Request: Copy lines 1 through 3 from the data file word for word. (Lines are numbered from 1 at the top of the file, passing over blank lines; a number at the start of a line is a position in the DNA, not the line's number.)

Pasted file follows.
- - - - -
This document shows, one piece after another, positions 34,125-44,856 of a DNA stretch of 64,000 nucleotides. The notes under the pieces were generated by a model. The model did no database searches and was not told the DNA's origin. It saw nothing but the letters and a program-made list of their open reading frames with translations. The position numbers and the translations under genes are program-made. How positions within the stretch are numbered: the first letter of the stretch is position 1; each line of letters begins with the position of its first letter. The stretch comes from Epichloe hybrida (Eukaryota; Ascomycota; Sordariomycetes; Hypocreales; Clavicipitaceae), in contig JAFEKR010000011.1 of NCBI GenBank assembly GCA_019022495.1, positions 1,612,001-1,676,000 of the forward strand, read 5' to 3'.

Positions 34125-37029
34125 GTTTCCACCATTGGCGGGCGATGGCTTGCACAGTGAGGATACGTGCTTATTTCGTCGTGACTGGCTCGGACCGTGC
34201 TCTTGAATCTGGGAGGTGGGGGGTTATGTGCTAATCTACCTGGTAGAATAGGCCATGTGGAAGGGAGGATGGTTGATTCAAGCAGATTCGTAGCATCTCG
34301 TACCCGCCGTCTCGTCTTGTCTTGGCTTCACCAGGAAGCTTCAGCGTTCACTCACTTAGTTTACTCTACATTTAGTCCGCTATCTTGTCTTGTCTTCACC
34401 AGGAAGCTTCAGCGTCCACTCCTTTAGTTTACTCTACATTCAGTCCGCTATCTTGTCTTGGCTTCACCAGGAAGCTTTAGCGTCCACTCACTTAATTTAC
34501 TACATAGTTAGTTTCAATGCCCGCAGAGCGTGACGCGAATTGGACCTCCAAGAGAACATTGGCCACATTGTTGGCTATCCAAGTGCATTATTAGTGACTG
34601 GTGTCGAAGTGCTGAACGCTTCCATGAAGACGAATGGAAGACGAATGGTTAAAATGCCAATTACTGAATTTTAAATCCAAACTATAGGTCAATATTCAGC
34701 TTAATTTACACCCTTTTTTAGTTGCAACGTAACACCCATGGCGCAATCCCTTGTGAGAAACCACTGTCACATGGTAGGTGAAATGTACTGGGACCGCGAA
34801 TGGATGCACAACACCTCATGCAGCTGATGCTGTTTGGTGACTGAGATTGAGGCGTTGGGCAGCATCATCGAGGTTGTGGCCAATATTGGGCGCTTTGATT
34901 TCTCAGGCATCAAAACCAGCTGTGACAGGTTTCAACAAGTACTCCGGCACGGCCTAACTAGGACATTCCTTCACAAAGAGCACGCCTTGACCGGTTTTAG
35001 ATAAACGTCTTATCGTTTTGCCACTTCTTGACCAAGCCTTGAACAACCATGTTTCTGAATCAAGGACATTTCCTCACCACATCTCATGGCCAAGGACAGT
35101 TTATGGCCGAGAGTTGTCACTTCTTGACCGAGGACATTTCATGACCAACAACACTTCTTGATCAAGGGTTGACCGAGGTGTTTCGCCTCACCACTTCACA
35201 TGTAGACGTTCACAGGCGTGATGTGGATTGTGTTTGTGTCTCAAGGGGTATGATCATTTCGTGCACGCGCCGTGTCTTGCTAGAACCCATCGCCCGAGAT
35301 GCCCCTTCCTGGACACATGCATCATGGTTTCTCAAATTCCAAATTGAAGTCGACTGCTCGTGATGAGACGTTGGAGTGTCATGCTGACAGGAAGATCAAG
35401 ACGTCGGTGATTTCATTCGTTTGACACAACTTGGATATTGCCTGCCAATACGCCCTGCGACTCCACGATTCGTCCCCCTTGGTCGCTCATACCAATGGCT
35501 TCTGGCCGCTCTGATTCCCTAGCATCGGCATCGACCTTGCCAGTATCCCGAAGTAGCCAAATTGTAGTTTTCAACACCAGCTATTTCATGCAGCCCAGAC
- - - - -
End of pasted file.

This document shows, one piece after another, positions 34,125-44,856 of a DNA stretch of 64,000 nucleotides. The notes under the pieces were generated by a model. The model did no database searches and was not told the DNA's origin. It saw nothing but the letters and a program-made list of their open reading frames with translations. The position numbers and the translations under genes are program-made. How positions within the stretch are numbered: the first letter of the stretch is position 1; each line of letters begins with the position of its first letter. The stretch comes from Epichloe hybrida (Eukaryota; Ascomycota; Sordariomycetes; Hypocreales; Clavicipitaceae), in contig JAFEKR010000011.1 of NCBI GenBank assembly GCA_019022495.1, positions 1,612,001-1,676,000 of the forward strand, read 5' to 3'.

Positions 34125-37029
34125 GTTTCCACCATTGGCGGGCGATGGCTTGCACAGTGAGGATACGTGCTTATTTCGTCGTGACTGGCTCGGACCGTGC